Nepal's president today ordered the country's parliament to elect a new prime minister after a deadline for forming a coalition government through negotiations passed with no progress made.
The country was thrust into political crisis last week when Prime Minister Pushpa Kamal Dahal abruptly resigned and pulled his party from the government to protest President Ram Baran Yadav's overruling his decision to fire the nation's army chief.
Dahal — leader of the former Maoist rebels who laid down arms three years ago — had accused the army chief of reneging on an agreement to integrate the former rebels into the army, as the peace process that brought the Maoists into the political fold stipulated.
Yadav had asked political parties to set up a new government and name a new prime minister by Saturday, a deadline party leaders had said would be impossible to meet.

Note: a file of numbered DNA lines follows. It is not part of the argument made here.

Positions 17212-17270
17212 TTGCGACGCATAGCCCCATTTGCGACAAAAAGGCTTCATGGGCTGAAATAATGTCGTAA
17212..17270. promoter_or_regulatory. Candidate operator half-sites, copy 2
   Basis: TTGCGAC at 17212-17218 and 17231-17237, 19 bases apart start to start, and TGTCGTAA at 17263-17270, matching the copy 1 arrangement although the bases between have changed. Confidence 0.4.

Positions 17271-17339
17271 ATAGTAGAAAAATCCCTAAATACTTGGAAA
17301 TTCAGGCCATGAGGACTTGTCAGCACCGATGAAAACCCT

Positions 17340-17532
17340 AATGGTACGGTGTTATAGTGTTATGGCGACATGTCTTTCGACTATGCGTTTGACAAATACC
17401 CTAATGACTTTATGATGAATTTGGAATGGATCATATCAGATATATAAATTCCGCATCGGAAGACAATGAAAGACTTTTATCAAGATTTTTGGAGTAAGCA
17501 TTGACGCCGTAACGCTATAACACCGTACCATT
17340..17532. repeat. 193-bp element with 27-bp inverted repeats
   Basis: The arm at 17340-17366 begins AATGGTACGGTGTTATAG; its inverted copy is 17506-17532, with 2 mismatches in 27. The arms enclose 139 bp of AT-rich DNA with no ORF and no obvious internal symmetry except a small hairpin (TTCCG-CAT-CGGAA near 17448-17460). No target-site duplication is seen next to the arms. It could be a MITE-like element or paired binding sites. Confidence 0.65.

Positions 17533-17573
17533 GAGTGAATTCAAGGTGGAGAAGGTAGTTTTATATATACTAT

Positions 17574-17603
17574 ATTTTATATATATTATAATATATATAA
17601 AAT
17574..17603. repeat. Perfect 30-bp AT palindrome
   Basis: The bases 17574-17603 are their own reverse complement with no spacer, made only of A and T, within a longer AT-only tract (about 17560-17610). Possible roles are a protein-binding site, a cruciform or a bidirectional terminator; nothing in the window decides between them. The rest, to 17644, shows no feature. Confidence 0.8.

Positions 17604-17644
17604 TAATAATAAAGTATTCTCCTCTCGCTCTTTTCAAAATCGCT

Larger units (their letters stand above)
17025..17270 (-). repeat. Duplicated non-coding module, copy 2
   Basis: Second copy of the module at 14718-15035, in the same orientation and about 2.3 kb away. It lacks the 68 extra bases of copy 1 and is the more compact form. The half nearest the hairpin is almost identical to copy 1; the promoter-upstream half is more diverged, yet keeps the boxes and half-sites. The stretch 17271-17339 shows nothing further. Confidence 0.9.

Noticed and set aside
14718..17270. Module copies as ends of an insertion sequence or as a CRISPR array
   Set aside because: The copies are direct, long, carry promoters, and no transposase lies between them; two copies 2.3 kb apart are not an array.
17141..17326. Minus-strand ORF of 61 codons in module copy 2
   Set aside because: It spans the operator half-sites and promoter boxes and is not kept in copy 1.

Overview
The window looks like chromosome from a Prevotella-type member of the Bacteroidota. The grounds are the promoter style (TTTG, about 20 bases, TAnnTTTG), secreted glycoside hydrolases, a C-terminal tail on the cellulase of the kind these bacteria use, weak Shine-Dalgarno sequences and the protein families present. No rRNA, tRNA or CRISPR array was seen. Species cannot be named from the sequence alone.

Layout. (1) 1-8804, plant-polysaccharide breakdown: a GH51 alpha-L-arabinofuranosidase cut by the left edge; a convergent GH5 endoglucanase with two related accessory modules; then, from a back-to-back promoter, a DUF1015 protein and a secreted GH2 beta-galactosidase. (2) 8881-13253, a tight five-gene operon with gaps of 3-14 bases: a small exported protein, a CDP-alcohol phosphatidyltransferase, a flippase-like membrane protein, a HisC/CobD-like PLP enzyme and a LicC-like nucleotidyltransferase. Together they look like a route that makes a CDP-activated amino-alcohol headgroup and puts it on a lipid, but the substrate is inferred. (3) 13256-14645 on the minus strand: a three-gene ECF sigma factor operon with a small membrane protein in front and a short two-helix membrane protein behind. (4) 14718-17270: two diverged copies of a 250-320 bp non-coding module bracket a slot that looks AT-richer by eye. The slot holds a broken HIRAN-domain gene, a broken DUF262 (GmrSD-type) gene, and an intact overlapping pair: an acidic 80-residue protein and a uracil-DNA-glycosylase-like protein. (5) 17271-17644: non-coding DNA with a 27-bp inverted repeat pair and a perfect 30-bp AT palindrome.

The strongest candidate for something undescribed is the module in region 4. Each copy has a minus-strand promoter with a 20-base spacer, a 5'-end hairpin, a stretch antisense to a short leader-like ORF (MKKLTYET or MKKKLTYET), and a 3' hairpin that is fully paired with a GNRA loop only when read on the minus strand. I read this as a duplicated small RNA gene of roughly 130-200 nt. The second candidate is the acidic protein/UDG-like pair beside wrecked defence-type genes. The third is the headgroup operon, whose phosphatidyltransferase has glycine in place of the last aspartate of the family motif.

"The parties did not reach a consensus and name a single candidate so the president has asked the parliament to choose a new prime minister by majority vote," Yadav's spokesman Rajendra Dahal said Sunday.
No date has been set for the vote.
The Maoists have been protesting both in the streets and in parliament since Dahal stepped down.
They have said they will only join the new government if the president reverses his decision on firing the army chief and have warned they will continue to demonstrate to block a new prime minister from being voted in. They stayed away from talks aimed at forming a new coalition government through negotiation.
It technically would be possible to form a government without the Maoists, but sidelining them could further rock the country's fragile stability — achieved after Maoist guerrillas ended their 10-year insurgency, laying down their arms and joining a political peace process.